Neha Narayan, New Zealand Woman, Fakes Pregnancy Then Attempts To Steal A Baby

Meet every new parents' worst nightmare (and no, it's not colic): Neha Narayan, a 24-year-old woman from New Zealand, allegedly faked a nine month pregnancy, pretended to go into labor and then tried to steal someone else's baby from the hospital.

Police spokeswoman Ana-Mari Gates-Bowey told the AP that Narayan was arrested after leaving Auckland Middlemore hospital. She was on her way to the parking lot with a baby, where her boyfriend -- who believed Narayan had delivered her own -- was waiting for her.

According to the Telegraph, Narayan was first seen holding a baby who she was "comforting" in the maternity ward. And then later, a hospital staff member handed her another baby, thinking she was the mother.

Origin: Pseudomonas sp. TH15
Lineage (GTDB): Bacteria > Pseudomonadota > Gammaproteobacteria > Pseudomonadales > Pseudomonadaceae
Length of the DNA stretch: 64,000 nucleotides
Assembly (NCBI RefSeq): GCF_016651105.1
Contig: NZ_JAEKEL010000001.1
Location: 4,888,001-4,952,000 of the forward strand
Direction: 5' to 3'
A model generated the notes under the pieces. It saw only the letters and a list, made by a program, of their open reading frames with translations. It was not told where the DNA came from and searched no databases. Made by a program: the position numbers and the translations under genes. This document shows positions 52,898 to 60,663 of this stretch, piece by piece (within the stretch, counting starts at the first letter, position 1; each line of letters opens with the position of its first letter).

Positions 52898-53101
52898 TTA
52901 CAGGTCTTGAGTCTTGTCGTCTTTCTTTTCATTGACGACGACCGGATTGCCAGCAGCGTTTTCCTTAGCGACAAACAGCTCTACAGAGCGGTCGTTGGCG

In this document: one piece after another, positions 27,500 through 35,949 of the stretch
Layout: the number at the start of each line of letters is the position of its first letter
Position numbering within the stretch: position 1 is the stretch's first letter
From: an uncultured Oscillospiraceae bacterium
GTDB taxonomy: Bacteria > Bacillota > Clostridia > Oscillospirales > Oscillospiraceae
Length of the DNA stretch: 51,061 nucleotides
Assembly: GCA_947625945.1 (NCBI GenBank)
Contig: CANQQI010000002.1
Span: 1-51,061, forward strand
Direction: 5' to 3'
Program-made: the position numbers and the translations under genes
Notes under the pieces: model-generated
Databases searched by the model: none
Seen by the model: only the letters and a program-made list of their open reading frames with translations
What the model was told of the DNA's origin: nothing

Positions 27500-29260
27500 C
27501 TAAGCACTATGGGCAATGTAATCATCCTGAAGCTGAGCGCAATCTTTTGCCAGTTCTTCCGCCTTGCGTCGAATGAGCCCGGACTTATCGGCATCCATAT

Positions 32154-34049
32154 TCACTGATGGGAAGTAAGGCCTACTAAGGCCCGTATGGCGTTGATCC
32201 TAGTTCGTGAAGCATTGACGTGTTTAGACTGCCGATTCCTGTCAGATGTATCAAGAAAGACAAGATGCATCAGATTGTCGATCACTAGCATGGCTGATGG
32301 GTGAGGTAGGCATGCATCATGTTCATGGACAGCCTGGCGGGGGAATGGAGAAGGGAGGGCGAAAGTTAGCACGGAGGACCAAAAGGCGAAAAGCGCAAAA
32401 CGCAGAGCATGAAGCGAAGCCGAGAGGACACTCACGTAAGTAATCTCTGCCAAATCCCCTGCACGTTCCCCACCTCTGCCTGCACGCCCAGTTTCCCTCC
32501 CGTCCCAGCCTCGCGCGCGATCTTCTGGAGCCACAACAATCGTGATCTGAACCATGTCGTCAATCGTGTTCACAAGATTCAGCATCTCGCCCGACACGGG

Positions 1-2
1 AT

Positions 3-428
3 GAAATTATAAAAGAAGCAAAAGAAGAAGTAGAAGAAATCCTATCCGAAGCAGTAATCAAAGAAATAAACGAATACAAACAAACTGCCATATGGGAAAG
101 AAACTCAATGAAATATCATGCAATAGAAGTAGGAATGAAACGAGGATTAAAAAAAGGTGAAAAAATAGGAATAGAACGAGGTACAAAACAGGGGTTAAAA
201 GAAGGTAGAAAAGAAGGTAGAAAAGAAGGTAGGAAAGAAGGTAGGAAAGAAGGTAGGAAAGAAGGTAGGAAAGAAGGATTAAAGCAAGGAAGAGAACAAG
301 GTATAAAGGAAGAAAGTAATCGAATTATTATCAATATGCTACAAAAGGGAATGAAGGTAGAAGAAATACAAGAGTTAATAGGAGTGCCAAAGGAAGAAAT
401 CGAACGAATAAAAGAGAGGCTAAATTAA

Luckily, the real parents saw Narayan leaving. They thought the baby girl she was holding was theirs and alerted hospital staff.

A nurse chased after Narayan and asked her to come back inside, Gates-Bowey said, so she did. She was charged with abduction of a young person, but has already been released on bail.

But according to the New Zealand Herald, Narayan's lawyer Heeni Phillips tells a different story. She says her client has been "suffering tragically and psychologically" after losing a baby last year. Phillips explains that Narayan was "holding the baby belonging to another couple for reasons connected to 'her previous predicament with her baby', but there had been a misunderstanding."

And, she adds, Narayan had no intention of running out with a child and offers this explanation:

"She was there with her partner and had gone out to talk to the partner with the baby -- there was a total misunderstanding."

Regardless of her plans, the hospital has admitted that a gap in security allowed this incident to happen. Though spokeswoman Lauren Young said she was "not aware of any other attempted baby-nappings," the hospital took action immediately.

Middlemore Hospital's deputy chief medical officer David Hughes adds:

"The hospital was now conducting a wider investigation of policies and procedures of the clinic and security, which was likely to take several weeks."